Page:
The No. 1 seeded Florida Gators (55-8) are going back to Oklahoma City after defeating the No. 16 seeded Alabama Crimson Tide (46-17) in the Gainesville Super Regional! After going down 1-0 in the series, the Gators used great pitching and timely hitting to become just the 18th team to ever reach the WCWS after trailing a game in super regional play. Here now is a recap of all three games!

Game 1 (May 25th)
In the super regional opener, the Florida Gators (53-8) fell to the Alabama Crimson Tide (46-15) by a score of 3-0.

Taking the mound for her first ever start in a super regional, sophomore right-hander Kelly Barnhill (24-3, 0.36 ERA) got the nod in the opener. In five innings, she allowed three runs on three hits while striking out 11 Tide batters and walking three. Here is how 'Bama scored against Kelly.

Barnhill had retired 12 straight batters heading into the fifth inning. Against cleanup hitter Bailey Hemphill, she issued her first walk of the evening. With the game still scoreless, the Tide put down a total of four sacrifice bunts. Of those four, Kelly threw two of them away. The result was three runs for the Tide, ruining what had been a great outing for Barnhill.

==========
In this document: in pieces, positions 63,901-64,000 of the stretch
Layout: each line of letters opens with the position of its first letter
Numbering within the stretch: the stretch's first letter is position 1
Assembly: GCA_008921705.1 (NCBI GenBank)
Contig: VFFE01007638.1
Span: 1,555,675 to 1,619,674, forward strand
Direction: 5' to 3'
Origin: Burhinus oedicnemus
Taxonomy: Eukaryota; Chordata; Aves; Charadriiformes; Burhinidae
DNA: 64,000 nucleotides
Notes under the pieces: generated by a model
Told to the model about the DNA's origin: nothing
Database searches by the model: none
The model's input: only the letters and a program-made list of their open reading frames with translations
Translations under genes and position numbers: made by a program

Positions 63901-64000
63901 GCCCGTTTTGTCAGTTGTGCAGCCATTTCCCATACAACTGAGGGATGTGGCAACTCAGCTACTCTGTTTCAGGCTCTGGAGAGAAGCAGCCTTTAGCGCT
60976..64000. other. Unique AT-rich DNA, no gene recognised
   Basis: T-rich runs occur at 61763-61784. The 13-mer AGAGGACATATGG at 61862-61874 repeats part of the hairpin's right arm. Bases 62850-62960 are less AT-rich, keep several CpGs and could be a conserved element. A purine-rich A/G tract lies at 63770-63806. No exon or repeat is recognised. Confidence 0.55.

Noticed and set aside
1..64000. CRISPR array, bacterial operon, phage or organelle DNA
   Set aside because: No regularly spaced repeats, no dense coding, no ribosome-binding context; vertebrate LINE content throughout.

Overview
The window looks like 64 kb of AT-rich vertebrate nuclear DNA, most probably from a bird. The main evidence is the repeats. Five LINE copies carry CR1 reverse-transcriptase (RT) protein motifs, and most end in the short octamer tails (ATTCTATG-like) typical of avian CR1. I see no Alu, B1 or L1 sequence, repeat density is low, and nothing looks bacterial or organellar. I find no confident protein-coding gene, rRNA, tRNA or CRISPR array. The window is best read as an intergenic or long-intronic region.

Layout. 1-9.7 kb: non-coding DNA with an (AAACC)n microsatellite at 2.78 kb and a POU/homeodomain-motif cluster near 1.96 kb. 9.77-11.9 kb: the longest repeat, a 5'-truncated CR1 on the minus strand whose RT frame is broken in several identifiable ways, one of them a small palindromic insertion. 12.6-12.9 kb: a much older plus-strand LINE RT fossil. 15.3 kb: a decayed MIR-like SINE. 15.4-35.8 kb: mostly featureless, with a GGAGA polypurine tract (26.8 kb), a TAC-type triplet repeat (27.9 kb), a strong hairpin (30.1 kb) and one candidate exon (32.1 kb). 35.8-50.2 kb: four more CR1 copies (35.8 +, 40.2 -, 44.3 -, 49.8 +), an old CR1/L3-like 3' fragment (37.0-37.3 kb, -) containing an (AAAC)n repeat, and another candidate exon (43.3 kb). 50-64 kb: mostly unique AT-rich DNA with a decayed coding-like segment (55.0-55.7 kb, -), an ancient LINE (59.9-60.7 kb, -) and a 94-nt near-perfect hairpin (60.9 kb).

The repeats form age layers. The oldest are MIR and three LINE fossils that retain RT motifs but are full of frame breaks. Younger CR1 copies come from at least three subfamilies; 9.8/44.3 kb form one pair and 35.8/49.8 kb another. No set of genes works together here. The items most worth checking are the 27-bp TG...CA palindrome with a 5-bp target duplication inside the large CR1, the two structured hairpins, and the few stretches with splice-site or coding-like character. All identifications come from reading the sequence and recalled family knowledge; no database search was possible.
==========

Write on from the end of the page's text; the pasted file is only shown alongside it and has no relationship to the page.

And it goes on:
In the sixth inning with runners on first and second and no outs, Barnhill would get pulled for junior right-hander Aleshia Ocasio. It was the first time this year that Barnhill had not gone the distance in a start. Ocasio used a double play and a ground out to end the threat.

She would work past a pair of singles in the seventh to keep Florida in it, but the Gators would have no offensive response. Ultimately, it would be just Barnhill's third loss of the season and second in postseason play.

The Gators had just three hits and only one legitimate offensive threat as they loaded the bases with two outs in the fifth inning. Of course, this would be to no avail.